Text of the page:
I think one of the most awesome features of Visual Studio 11 beta is SQL Server Database Project (code-named "Juneau"). It is simple, robust and makes it really easy for us to check the database code into our source control system.
I hear you yelling at me "Dude, ever heard about NoSQL? MongoDB? RavenDB?". Yeah, I am aware of those technologies and I think you can achieve lots of things that you can do with a relational database system with a NoSQL database system. On the other hand, there are quite a lot of other things that you cannot do with a NoSQL database system. At least, with the comfort of SQL. What? Did you say "Comfort? Who favors comfort over performance?"? I would like to remind you that all Stack Exchange family sites run on SQL Server.
To sum up, SQL Server will not go anywhere at all. It will always be around and we will keep using it. So, I‘d pay attention to this post
This project template carries lots of features inside it and despite the fact that it is so easy to get started with it, you might drown inside its options very quickly. Honest to say, I am not so experienced with this feature but I try to use this on some personal projects for now as much as I can.
Let’s first have a look at Visual Studio 2010 because if you play with SQL Server project templates with VS 2010, you will be in panic because lots of them are now gone.
Ok, then. What do we do now? Well, it is simple: they are now all in one project template. From database projects to SQL Server CLR assembly projects, SQL Server Database Project template can do all of them (I have never tired creating a SQL Server CLR project with VS 11 Database Project template so far. So, I might not be entirely correct here).
Let’s come back to VS 11 beta. Creating a SQL Server Database Project is very straight forward. File > New > Project and navigate to SQL Server language tab or search against "SQL Server". SQL Server Database Project option will be available.
When we create the project, we get not many things out of the box which is nice.
From this point, you can either start a brand new project or import your existing database.
When you double-click on the Properties, we will get properties window which we can set lots of configuration about the database, build process and so on.
When you are working on a project, make sure you set the target properly as shown below.
While we are working on our database project, we will be creating files for Tables, User Defined Functions, Stored Procedures, etc. Don’t worry about where you put them. VS is smart about your files and it orders them properly on your deployment. This is the experience I have had so far.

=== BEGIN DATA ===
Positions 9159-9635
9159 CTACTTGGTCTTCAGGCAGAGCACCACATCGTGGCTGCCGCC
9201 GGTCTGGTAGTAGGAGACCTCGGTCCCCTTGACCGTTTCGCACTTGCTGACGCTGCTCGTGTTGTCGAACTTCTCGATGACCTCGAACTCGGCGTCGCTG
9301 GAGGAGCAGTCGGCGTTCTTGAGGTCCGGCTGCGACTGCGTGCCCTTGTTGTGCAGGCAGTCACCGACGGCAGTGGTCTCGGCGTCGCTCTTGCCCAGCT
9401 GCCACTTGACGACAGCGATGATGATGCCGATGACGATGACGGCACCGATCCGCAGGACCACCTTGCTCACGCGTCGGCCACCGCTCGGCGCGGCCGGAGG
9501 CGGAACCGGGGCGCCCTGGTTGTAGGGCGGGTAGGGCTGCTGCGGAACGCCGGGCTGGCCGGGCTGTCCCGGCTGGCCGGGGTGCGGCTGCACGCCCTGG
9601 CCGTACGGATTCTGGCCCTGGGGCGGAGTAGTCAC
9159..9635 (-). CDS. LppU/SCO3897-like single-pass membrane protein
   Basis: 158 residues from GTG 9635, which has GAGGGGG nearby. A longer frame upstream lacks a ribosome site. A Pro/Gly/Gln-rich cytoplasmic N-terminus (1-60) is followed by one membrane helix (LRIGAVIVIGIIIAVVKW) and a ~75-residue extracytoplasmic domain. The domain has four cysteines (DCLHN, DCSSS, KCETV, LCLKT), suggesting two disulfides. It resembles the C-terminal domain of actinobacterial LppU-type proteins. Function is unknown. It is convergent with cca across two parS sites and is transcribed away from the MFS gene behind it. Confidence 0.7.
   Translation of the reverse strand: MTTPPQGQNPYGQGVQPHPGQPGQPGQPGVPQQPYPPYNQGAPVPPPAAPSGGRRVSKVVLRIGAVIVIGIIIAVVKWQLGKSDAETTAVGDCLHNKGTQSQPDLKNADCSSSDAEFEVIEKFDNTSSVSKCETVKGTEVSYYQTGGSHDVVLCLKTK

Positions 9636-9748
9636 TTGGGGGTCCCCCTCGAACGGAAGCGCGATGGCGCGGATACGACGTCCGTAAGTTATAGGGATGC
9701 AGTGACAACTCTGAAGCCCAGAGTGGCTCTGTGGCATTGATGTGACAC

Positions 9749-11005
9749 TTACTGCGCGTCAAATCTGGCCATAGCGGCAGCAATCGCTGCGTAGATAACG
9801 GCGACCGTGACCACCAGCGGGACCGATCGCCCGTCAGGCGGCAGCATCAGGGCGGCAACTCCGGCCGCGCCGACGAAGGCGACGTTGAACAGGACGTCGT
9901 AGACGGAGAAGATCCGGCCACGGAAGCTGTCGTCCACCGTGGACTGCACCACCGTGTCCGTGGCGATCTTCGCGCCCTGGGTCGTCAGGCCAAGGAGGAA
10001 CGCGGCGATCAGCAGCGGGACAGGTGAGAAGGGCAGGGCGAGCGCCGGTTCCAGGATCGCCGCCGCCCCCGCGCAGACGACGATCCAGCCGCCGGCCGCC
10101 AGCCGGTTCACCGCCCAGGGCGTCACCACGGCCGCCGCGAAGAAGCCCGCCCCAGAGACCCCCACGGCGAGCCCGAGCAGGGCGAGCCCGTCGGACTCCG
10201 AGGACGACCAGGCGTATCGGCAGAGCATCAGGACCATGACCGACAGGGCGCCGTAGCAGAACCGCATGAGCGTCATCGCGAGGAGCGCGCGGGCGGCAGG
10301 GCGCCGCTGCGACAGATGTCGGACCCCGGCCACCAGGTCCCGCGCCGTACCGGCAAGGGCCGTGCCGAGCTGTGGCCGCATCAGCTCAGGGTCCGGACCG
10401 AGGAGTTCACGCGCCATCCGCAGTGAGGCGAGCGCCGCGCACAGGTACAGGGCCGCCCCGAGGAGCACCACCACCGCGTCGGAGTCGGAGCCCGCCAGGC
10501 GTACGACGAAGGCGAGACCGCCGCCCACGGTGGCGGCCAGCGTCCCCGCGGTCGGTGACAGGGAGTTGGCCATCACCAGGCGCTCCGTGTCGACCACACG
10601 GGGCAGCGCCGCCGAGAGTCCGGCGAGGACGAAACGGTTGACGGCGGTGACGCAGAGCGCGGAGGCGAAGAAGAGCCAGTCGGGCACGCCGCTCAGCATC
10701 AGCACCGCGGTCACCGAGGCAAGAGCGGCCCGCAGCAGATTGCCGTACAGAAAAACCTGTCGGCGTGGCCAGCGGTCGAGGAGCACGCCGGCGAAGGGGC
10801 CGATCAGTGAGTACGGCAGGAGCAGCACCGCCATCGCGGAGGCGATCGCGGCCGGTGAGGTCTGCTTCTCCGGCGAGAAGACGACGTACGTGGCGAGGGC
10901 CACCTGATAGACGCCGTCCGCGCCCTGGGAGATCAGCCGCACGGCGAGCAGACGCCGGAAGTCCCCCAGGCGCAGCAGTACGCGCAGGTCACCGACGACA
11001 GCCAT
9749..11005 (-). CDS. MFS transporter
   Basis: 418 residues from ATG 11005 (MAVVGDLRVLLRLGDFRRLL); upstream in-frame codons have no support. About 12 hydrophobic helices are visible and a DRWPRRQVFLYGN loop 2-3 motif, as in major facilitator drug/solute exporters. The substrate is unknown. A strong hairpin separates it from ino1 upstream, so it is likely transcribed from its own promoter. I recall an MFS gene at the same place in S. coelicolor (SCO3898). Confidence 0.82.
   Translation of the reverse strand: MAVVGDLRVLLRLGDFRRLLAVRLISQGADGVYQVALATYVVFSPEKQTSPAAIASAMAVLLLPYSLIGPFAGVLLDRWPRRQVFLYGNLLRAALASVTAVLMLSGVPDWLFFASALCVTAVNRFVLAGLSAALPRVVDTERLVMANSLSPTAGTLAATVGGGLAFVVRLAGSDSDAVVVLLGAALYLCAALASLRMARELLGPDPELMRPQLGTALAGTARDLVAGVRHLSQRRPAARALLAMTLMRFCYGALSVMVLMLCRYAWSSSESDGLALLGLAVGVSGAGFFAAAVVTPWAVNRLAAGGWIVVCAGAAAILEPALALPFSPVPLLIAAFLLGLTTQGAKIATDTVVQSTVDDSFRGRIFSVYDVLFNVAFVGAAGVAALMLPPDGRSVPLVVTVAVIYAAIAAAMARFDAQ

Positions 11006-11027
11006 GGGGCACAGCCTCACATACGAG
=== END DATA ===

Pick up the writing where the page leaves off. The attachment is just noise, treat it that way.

As usual, we can add new items via Add New Item dialog box and Database Project ships with several item templates.
User experience is also incredibly high. For example, you can create your tables through design surface or directly with T-SQL code. No matter which one you pick, VS will always keep those in sync.
As you can see below, we have a file named Products.sql for Products table.
Let’s create a foreign key constraint for CategoryId column by referencing a table which does not exist yet.
Save the file and build the solution. Now, we are getting errors since the Categories table does not exist.
When we add the necessary Categories table and its columns, the build process should run smoothly without any errors.
Let’s now open up the Products.sql table file again. Did you notice the right side of the design surface? Yes, it really knows what is going on outside of this file and it keeps the information in sync. As soon as you make a chance anywhere inside your project, proper places get updated.
You can also create script files which will be executed at particular point of your deployment. When you go Add New Item dialog box and navigate to User Scripts tab, you will see some options there. Let’s add Post-Deployment Script file to our project.
This file is nothing but a regular file except for the fact that its build action has been set to PostDeploy.
What about IntelliSense? Well, it is quite nice as you can see from the below screenshots.
I don’t know why but at some points, I was unable to kick off the intellisense, though.
One more thing to mention in this post would be the deployment process but I thought it would be too much for a blog post. So, I will (hopefully) try to blog about that separately by demonstrating different scenarios.
I am very excited about this feature and I am sure you have something to benefit from it as well.
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